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What to expect when getting the COVID-19 vaccine

Chris Markle Headshot By Chris Markle

Each day, more research is being done to further our understanding of how to treat and manage COVID-19. As more people are vaccinated, we will continue to learn more about how COVID-19 vaccines work in real-world conditions.

Here’s what we do know: Three COVID-19 vaccines are currently authorized for emergency use by the U.S. Food and Drug Administration (FDA) and are very safe — the vaccines cannot and will not make you sick with COVID-19, though you may experience side effects for a short period of time. There are many benefits to getting vaccinated, so if you’re eligible, here’s what to expect: 

1. Before getting the vaccine

Each state has different guidelines when it comes to vaccine eligibility, so your first step should be to check if it’s your turn to receive a vaccine. You can do this through our state resource tool located on our COVID-19 resource center.

If you’re eligible, you’ll need to schedule an appointment through the organization providing you with the vaccine. This could be your pharmacy, your doctor’s office or another health organization. Remember to stay persistent with scheduling, and if you cannot find an appointment one day, continue to check back and explore all options. Vaccine supply and availability can often update daily. Dr. Sree Chaguturu, Chief Medical Officer of CVS Caremark®, breaks down when and where you can receive the vaccine in the video below:

2. During your appointment

You don’t need to do anything to prepare for your vaccine shot. Plan to arrive a few minutes early and remember to wear a mask that covers your nose and mouth. Wear loose clothing that allows those who are administering the shot to easily access your upper arm. Stay six feet away from others while inside and waiting in lines.

After you receive your shot, you’ll be asked to wait 15 to 30 minutes to ensure you don’t have an allergic reaction. You should receive a vaccination card or printout that tells you which COVID-19 vaccine you received, the date you received it and where you received it. You should also receive a paper or electronic version of a fact sheet that tells you more about the specific COVID-19 vaccine you received. If you received the Moderna or Pfizer-BioNTech vaccine, you’ll require a second dose to get the most protection. Make sure to schedule your second dose as close to a three-week or one-month interval as possible. The recently approved Janssen (Johnson & Johnson) vaccine only requires one shot.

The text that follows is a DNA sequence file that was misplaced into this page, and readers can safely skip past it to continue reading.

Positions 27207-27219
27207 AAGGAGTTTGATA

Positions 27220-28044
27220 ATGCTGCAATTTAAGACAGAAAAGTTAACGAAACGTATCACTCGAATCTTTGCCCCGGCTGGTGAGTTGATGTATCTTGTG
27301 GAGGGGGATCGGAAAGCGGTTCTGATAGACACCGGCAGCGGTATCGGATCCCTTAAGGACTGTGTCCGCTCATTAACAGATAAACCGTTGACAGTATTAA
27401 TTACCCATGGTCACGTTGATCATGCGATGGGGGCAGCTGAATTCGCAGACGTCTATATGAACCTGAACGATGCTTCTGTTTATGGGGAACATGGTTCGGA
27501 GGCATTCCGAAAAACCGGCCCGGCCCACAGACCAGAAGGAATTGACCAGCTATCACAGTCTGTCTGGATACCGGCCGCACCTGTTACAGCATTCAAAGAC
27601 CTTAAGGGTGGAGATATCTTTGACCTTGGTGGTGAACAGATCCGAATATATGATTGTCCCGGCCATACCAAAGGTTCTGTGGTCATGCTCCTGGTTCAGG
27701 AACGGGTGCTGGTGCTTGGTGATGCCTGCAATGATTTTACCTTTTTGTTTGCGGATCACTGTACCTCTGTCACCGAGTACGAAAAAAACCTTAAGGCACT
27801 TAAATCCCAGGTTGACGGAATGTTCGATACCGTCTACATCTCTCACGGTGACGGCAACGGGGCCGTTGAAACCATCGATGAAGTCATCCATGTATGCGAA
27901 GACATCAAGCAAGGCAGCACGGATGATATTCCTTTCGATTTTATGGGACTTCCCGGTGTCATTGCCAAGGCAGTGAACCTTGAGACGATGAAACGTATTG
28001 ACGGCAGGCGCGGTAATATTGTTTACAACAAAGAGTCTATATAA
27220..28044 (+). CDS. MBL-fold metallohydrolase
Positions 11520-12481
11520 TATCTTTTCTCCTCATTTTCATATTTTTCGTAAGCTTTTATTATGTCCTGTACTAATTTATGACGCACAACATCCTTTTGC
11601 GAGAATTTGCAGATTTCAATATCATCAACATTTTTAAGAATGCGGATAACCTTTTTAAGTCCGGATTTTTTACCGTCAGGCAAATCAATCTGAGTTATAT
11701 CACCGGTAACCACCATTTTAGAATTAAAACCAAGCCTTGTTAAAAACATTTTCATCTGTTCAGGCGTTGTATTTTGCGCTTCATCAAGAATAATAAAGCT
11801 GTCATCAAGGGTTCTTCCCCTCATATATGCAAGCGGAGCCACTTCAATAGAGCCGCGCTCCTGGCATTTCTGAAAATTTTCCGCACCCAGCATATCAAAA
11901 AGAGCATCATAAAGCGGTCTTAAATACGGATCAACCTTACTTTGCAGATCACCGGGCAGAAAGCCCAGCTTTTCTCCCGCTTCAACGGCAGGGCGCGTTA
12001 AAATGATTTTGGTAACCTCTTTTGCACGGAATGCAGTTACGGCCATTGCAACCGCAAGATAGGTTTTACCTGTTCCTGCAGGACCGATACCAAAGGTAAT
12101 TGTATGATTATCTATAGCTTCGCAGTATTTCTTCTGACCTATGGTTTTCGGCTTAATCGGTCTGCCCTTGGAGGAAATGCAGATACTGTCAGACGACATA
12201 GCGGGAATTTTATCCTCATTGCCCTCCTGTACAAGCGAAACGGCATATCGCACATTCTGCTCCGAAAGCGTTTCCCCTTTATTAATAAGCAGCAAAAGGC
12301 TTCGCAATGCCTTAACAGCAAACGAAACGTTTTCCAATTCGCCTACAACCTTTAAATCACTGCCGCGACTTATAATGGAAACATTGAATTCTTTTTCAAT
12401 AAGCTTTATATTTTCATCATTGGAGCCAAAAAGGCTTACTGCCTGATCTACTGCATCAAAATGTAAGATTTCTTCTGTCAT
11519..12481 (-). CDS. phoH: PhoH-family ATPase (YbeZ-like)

Reminder: Do not share a picture of your vaccine card on social media. This is to protect your private information from being stolen.

3. After your vaccination

After your shot, it’s OK to go about your day as normal. You may experience pain and swelling on the arm where you got the shot, and you may also experience body-wide side effects like fever, chills, tiredness or a headache. These side effects are normal and should go away within a few days. Side effects can be unpleasant, but remember that while vaccination may cause temporary discomfort, it is for the benefit of your long-term health and safety. It takes time for your body to react and build protection after any vaccination. You should call your doctor if the redness or tenderness where you got the shot increases after 24 hours, or if your side effects are worrying you or do not seem to be going away.

The Moderna and Pfizer-BioNTech COVID-19 vaccines require two shots for them to work. Even if you have side effects from the first shot, unless a vaccination provider or your doctor tells you not to get a second shot, you must get your final shot to be protected from COVID-19 for these two vaccines.

If you have any concerns after your vaccination, the Centers for Disease Control and Prevention (CDC) has organized information on what to expect at their COVID-19 post-vaccination page.

Finally, don’t forget to continue to wear a mask and practice social distancing, even after you receive your vaccine. Research has shown that COVID-19 vaccines that require two shots may not protect you until a week or two after your second shot. It’s critical to practice safe habits to continue to promote the safety of everyone while the vaccine is distributed.

2020 was an incredibly challenging year, so let’s stay strong in 2021. When it’s your turn, sign up to be vaccinated and do your part to keep your neighbors healthy and well. If you have any questions about the vaccines or COVID-19, you can learn more at our COVID-19 resource center.

Sobre el autor

Chris Markle is a writer living in Boston, MA. Passionate about access to care and patient education, he aspires to challenge and change the way the world thinks about health through his writing. 

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